Lesson 6

Distinguishing between Two Types of Situations

Let’s think about equations with and without parentheses and the kinds of situations they describe.

Problem 1

Match each equation to a story. (Two of the stories match the same equation.)

  1. \(3(x+5)=17\)
  2. \(3x+5=17\)
  3. \(5(x+3)=17\)
  4. \(5x+3=17\)
  1. Jada’s teacher fills a travel bag with 5 copies of a textbook. The weight of the bag and books is 17 pounds. The empty travel bag weighs 3 pounds. How much does each book weigh?
  2. A piece of scenery for the school play is in the shape of a 5-foot-long rectangle. The designer decides to increase the length. There will be 3 identical rectangles with a total length of 17 feet. By how much did the designer increase the length of each rectangle?
  3. Elena spends $17 and buys a $3 book and a bookmark for each of her 5 cousins. How much does each bookmark cost?
  4. Noah packs up bags at the food pantry to deliver to families. He packs 5 bags that weigh a total of 17 pounds. Each bag contains 3 pounds of groceries and a packet of papers with health-related information. How much does each packet of papers weigh?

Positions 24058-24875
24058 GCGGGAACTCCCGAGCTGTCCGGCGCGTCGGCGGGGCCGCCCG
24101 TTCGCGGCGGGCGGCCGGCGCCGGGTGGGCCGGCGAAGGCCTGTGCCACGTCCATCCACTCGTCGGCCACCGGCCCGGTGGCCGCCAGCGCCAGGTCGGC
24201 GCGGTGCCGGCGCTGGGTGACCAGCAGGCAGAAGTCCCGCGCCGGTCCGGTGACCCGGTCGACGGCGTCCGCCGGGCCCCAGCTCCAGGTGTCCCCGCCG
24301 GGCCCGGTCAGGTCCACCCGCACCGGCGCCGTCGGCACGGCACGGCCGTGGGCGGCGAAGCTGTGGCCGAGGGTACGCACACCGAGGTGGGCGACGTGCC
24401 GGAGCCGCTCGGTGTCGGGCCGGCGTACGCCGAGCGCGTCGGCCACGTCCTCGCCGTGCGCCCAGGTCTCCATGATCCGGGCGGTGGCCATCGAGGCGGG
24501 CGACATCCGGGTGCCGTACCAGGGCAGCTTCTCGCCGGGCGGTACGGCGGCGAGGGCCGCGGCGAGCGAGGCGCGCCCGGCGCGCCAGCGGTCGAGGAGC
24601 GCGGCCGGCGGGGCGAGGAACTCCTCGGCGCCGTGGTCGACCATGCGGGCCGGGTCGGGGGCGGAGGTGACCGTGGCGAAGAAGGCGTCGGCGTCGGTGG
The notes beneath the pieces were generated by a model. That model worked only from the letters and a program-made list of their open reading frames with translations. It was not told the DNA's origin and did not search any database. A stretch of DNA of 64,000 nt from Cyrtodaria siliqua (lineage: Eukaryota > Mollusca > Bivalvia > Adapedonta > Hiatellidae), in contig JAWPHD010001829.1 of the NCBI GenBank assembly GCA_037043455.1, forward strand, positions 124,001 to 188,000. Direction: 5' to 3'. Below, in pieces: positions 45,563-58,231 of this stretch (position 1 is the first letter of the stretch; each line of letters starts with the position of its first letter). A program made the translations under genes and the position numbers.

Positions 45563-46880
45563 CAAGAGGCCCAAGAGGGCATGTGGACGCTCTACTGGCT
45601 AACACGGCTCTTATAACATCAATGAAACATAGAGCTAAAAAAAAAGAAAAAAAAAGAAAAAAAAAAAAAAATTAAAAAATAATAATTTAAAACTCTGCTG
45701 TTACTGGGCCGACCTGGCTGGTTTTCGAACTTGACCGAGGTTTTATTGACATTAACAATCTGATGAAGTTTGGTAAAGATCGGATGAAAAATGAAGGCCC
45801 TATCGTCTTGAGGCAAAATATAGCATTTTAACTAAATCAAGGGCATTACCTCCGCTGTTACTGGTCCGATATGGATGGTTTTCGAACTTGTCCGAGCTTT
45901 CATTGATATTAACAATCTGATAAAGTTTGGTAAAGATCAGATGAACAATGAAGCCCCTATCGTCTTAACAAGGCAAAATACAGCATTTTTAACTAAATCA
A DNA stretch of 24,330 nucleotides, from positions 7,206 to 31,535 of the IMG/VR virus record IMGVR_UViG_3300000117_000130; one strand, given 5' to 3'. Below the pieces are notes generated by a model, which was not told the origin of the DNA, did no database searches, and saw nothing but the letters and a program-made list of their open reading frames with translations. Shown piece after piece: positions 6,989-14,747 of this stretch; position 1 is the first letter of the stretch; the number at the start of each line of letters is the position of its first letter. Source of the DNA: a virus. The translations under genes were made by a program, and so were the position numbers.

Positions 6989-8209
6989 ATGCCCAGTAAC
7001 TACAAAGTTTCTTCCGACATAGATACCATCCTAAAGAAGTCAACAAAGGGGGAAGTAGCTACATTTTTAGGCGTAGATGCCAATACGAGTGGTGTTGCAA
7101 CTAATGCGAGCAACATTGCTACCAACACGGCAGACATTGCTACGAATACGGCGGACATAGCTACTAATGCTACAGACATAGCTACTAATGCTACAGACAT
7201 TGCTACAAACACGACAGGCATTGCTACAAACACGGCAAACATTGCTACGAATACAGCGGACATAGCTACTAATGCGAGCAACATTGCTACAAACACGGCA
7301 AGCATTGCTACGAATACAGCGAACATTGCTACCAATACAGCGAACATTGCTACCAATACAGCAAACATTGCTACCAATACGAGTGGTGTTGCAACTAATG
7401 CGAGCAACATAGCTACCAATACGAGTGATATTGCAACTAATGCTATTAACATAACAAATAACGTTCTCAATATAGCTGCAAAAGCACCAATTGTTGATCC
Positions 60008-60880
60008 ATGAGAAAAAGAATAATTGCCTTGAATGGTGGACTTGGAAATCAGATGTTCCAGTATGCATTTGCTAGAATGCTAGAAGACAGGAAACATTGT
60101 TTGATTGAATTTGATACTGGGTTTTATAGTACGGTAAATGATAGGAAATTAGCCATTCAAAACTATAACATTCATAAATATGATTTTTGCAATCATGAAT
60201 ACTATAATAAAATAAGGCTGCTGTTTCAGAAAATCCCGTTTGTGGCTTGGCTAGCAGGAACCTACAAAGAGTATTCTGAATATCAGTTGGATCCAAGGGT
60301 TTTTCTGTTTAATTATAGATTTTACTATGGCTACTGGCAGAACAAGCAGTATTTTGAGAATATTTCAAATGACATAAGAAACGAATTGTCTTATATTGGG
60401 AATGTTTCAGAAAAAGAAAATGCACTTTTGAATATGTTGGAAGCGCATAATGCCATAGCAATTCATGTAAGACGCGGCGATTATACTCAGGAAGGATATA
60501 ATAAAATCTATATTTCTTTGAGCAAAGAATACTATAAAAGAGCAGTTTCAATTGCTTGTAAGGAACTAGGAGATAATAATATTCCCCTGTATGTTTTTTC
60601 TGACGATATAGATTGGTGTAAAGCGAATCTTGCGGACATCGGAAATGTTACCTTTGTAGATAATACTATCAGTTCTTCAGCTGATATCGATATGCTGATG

5. Andre has 3 times as many pencils as Noah and 5 pens. He has 17 pens and pencils all together. How many pencils does Noah have?

Problem 2

Elena walked 20 minutes more than Lin. Jada walked twice as long as Elena. Jada walked for 90 minutes. The equation \(2(x+20)=90\) describes this situation. Match each expression with the statement in the story with the expression it represents.

Problem 3

A school ordered 3 large boxes of board markers. After giving 15 markers to each of 3 teachers, there were 90 markers left. The diagram represents the situation. How many markers were originally in each box?

Tape diagram. Three equal parts labeled, x minus 15, total 90.


(From Unit 3, Lesson 2.)

Problem 4

Select all the pairs of points so that the line between those points has slope \(\frac 2 3\).


\((0,0)\) and \((2,3)\)


\((0,0)\) and \((3,2)\)


\((1,5)\) and \((4,7)\)


\((\text-2,\text-2)\) and \((4,2)\)


\((20,30)\) and \((\text-20,\text-30)\)

(From Unit 2, Lesson 16.)